Here’s a tip: NEVER take away from your happiness to make somebody else satisfied (note I didn’t say happy).

                      Making somebody else happy will make you happy. Doing something to satisfy somebody is murder on your soul.

                      4. Don’t Take Any Risks While You’re Not Clearheaded

                      I’d been considering the risk for a couple weeks. It all sounded good. I was 22 and I could be rich in a couple of years. That’s what they were selling me, anyways.

                      One night, while at a house party with some friends, I found myself at a computer. A couple of my friends were standing nearby and asked me what I was doing. I told them I was considering starting my own business and it was only going to cost me $1,500.

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                      Of course, when a bunch of drunk people are surrounded by more drunk people, things get enthusiastic. It sounded like the best business venture in the world to everybody, including me. So I signed up and gave them my credit card number.

                      A few painful months and close to $4,000 dollars lost later, I quit the business. I was young and fell into the pyramid scheme trap. It was an expensive drunk decision.

                      Drinking heavily and making decisions has a proven track record of failure. So when you have something important to decide, don’t let your emotions take over your brain.

                      5. Fully Understand What You’re Risking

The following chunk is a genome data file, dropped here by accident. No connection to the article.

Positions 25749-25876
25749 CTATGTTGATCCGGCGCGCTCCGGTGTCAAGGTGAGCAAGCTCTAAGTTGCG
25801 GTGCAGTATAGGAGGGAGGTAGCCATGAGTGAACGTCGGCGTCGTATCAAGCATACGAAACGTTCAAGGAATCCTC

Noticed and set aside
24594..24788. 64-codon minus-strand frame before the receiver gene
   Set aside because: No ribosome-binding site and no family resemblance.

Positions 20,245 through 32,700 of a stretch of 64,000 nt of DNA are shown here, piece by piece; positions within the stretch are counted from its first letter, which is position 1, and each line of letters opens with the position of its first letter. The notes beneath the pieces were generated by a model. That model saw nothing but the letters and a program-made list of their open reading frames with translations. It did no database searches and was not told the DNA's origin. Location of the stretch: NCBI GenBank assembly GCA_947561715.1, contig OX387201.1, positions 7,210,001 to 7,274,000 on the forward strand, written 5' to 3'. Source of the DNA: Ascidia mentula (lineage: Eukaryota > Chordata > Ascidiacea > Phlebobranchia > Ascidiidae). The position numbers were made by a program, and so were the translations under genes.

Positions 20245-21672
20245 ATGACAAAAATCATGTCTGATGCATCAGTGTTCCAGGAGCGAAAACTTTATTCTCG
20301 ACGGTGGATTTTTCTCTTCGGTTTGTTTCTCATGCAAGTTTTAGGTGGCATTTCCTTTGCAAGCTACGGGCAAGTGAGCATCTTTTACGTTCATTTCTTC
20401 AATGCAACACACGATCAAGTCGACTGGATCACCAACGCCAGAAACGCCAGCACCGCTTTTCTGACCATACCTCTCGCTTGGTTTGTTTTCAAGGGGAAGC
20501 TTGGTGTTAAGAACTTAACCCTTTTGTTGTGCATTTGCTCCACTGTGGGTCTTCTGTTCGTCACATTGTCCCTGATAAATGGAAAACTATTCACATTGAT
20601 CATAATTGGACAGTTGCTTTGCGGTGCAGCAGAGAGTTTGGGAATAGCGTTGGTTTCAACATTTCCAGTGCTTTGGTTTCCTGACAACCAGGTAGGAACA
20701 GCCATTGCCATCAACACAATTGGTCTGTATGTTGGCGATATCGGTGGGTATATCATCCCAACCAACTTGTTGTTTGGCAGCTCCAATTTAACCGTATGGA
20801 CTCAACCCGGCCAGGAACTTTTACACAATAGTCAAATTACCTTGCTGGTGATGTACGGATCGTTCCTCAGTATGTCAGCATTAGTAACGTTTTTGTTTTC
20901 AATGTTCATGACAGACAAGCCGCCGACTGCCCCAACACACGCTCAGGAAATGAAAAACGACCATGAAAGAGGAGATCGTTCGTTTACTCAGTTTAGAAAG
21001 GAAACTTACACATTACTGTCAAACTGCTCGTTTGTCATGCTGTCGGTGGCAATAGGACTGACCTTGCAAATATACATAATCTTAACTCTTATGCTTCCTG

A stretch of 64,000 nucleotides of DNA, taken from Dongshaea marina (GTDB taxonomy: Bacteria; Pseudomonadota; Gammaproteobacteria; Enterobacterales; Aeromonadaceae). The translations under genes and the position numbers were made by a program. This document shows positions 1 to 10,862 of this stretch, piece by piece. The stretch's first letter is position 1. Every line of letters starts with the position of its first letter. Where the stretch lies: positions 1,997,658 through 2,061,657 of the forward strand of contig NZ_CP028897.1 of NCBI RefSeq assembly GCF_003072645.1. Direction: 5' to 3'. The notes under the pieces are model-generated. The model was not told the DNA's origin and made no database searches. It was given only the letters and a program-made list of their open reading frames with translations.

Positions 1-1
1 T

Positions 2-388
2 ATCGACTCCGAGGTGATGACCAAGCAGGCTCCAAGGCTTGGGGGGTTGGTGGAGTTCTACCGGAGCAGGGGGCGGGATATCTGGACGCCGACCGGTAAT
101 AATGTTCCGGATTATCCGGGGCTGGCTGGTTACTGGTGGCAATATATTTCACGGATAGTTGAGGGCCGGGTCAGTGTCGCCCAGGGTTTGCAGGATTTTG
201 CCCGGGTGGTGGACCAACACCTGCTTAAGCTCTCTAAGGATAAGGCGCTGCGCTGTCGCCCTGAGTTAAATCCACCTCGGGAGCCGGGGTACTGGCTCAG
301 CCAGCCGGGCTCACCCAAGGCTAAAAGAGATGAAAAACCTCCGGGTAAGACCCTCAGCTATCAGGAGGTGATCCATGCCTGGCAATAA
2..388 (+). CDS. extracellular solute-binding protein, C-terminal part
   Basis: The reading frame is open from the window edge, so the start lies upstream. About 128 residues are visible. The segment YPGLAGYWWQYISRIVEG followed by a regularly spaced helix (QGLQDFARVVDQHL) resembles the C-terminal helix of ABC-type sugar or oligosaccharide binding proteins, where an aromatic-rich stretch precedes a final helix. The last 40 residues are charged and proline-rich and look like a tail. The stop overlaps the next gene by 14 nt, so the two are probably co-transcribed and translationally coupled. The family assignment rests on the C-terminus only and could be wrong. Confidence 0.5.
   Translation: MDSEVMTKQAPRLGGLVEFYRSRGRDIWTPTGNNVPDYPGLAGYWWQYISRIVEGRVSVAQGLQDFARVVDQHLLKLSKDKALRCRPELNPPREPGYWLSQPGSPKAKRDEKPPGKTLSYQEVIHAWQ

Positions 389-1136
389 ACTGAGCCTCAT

It was the start of my baseball comeback. I got a tryout with a professional scout and killed it. After the tryout, he talked to my girlfriend and myself, making sure we understood I would be gone for up to 6 months at a time. That strain on the relationship could be tough.

                      We understood. I left to play ball, chose to stay in the city I played in, and a year later we broke up. Not because of baseball, see point 3 above. Taking big risks can have massive impacts on everything in your life from relationships to money. Know what you’re risking before you take the risk.

                      If you believe the risk will be worth it or you have the support you need from your family, then go ahead and make the leap.

                      You can get more guidance on how to take calculated risks from this article: How to Take Calculated Risk to Achieve More and Become Successful

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                      6. Remember This Is Your One Shot Only

                      As far as we know officially, this is our one shot at life, so why not take some risks?

                      The top thing people are saddened by on their deathbeds are these regrets. They wish they did more, asked that girl in the coffee shop out, spoke out when they should have, or did what they were passionate about.

                      Don’t regret. Learn and experience. Live. Take the risks you believe in. Be yourself and make the world a better place.

                      Now go ahead, take that risk and be successful at it!

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                      Featured photo credit: Unsplash via unsplash.com